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6 Quick Things To Consider When Studying A Stock

Finding good companies to invest in can often be a challenge. There are literally tens of thousands of listed companies for investors to choose from globally.

I had written an article previously that looked at three financial metrics investors can use to help them speed up their vetting. It can be found here.

Let’s run through another three metrics investors can use.

4. Free cash flow

Free cash flow, or FCF for short, is an important metric to analyse as it represents the cash generated by a company after it has spent the cash required to maintain or expand its businesses. It is an important measure of a company’s financial performance and is calculated as follows: Operating Cash Flow minus Capital Expenditures.

The FCF can also give investors clues about a company’s ability to pay a dividend. If the FCF produced by a company is substantially higher than the dividends paid, this is one sign that the company’s dividend is well-protected.

5. The net cash (or net debt) position

A company’s net cash is established by deducting the Total Debt on its balance sheet from its Cash and Cash Equivalents. If the number is positive, it means the company is in a net cash position; if it is negative, that means the company is in a net debt position.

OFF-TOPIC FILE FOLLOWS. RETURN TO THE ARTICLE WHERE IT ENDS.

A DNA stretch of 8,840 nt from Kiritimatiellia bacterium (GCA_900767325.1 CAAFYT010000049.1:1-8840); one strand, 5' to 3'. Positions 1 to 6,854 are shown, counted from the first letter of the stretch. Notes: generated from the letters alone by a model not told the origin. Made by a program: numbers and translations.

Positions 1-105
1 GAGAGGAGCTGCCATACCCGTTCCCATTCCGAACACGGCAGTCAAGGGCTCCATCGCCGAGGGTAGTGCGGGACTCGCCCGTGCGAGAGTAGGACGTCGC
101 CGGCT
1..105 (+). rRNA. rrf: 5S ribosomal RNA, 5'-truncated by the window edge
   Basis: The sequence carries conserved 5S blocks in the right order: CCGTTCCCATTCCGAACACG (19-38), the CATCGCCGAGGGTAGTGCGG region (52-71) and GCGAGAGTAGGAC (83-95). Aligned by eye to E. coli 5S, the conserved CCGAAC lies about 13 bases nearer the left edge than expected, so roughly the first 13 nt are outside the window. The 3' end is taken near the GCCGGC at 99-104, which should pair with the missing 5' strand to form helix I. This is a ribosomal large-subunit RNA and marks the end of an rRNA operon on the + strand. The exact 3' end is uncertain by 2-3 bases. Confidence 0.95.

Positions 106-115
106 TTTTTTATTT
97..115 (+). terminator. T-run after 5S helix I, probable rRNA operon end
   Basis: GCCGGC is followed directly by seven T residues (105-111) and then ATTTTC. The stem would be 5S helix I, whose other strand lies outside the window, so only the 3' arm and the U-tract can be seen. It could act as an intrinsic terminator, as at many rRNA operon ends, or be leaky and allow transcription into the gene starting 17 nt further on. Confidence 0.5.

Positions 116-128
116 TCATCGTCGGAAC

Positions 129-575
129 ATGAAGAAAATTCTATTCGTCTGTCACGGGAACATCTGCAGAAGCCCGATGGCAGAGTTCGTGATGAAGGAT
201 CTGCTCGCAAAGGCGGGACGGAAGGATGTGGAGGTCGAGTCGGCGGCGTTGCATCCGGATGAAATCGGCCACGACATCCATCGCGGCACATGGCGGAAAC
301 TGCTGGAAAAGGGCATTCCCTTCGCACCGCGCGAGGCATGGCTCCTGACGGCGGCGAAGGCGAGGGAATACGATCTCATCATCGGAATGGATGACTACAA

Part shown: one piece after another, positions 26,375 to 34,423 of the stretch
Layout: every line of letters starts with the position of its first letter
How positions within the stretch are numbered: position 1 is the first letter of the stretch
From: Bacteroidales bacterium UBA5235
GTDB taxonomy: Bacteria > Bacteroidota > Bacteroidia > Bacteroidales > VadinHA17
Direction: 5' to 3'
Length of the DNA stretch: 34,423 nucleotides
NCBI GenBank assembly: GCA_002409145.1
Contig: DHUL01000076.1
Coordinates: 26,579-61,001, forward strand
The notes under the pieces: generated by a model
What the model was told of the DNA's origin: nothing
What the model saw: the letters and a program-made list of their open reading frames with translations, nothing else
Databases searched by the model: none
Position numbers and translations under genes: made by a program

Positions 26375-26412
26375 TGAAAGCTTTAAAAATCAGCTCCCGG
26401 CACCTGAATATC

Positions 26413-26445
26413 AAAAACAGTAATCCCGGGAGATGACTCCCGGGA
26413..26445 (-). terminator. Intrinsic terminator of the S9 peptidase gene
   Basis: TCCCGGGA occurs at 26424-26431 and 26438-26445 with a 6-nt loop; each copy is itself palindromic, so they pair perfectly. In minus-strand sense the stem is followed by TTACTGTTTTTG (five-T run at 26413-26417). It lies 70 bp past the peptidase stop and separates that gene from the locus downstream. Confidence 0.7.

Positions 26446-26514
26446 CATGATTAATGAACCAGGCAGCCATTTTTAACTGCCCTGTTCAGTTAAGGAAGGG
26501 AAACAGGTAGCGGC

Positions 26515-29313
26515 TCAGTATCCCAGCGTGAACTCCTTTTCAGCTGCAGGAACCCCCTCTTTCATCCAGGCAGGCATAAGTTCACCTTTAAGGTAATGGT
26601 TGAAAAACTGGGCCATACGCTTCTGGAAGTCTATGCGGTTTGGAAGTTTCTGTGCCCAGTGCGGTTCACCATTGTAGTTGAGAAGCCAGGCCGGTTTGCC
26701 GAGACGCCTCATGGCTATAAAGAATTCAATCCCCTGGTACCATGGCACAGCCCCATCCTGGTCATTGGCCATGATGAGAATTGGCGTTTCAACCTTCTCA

So, what is debt? Basically it is the amount of money owed by a company to its creditors. There are numerous reasons why companies take on debt, and that is what should be explored by investors.

This reminds me of what Peter Lynch, a highly successful investor, once wrote: “Companies that have no debt cannot go bankrupt.” Lynch’s statement is quite self-explanatory and goes to show how debt can cause serious problems when the economy or the industry a company is operating in takes a turn for the worse.

6. The return on equity

Investors can also look at a company’s Return on Equity, or ROE. The ROE is a measure of how much profit a company generates with the capital shareholders have invested in the business. It is normally presented as a percentage.

The ROE is useful because it shows investors how savvy a company’s management is in investing and using shareholders’ capital. A low ROE could indicate poor investment decisions by management, although this might not always be the case.

The three metrics we’ve seen here, along with the three mentioned in the previous article, can help serve as a quick filter for investors to decide if a stock is worthy of a deeper look or if it makes more sense to move on.

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The information provided is for general information purposes only and is not intended to be personalised investment or financial advice.